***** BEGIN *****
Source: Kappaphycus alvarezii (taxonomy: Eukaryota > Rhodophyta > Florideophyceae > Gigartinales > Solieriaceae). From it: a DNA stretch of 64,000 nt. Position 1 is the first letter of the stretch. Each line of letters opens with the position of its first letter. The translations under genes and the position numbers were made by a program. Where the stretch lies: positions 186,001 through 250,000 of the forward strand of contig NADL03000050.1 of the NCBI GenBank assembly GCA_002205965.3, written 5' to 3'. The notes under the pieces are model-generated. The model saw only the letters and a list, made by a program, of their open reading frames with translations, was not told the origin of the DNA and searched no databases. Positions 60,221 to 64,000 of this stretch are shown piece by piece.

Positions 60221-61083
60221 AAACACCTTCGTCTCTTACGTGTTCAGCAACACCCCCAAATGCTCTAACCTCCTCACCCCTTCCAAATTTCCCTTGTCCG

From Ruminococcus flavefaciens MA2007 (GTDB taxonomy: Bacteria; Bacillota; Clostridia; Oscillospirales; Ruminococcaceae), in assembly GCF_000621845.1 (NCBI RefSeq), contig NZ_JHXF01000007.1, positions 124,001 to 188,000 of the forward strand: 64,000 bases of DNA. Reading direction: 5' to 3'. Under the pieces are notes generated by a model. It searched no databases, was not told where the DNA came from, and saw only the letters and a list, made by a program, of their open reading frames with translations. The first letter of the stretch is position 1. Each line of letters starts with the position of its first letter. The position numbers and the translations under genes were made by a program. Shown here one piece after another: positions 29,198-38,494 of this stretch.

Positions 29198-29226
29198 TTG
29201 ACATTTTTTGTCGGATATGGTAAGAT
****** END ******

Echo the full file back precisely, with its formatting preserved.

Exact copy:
Source: Kappaphycus alvarezii (taxonomy: Eukaryota > Rhodophyta > Florideophyceae > Gigartinales > Solieriaceae). From it: a DNA stretch of 64,000 nt. Position 1 is the first letter of the stretch. Each line of letters opens with the position of its first letter. The translations under genes and the position numbers were made by a program. Where the stretch lies: positions 186,001 through 250,000 of the forward strand of contig NADL03000050.1 of the NCBI GenBank assembly GCA_002205965.3, written 5' to 3'. The notes under the pieces are model-generated. The model saw only the letters and a list, made by a program, of their open reading frames with translations, was not told the origin of the DNA and searched no databases. Positions 60,221 to 64,000 of this stretch are shown piece by piece.

Positions 60221-61083
60221 AAACACCTTCGTCTCTTACGTGTTCAGCAACACCCCCAAATGCTCTAACCTCCTCACCCCTTCCAAATTTCCCTTGTCCG

From Ruminococcus flavefaciens MA2007 (GTDB taxonomy: Bacteria; Bacillota; Clostridia; Oscillospirales; Ruminococcaceae), in assembly GCF_000621845.1 (NCBI RefSeq), contig NZ_JHXF01000007.1, positions 124,001 to 188,000 of the forward strand: 64,000 bases of DNA. Reading direction: 5' to 3'. Under the pieces are notes generated by a model. It searched no databases, was not told where the DNA came from, and saw only the letters and a list, made by a program, of their open reading frames with translations. The first letter of the stretch is position 1. Each line of letters starts with the position of its first letter. The position numbers and the translations under genes were made by a program. Shown here one piece after another: positions 29,198-38,494 of this stretch.

Positions 29198-29226
29198 TTG
29201 ACATTTTTTGTCGGATATGGTAAGAT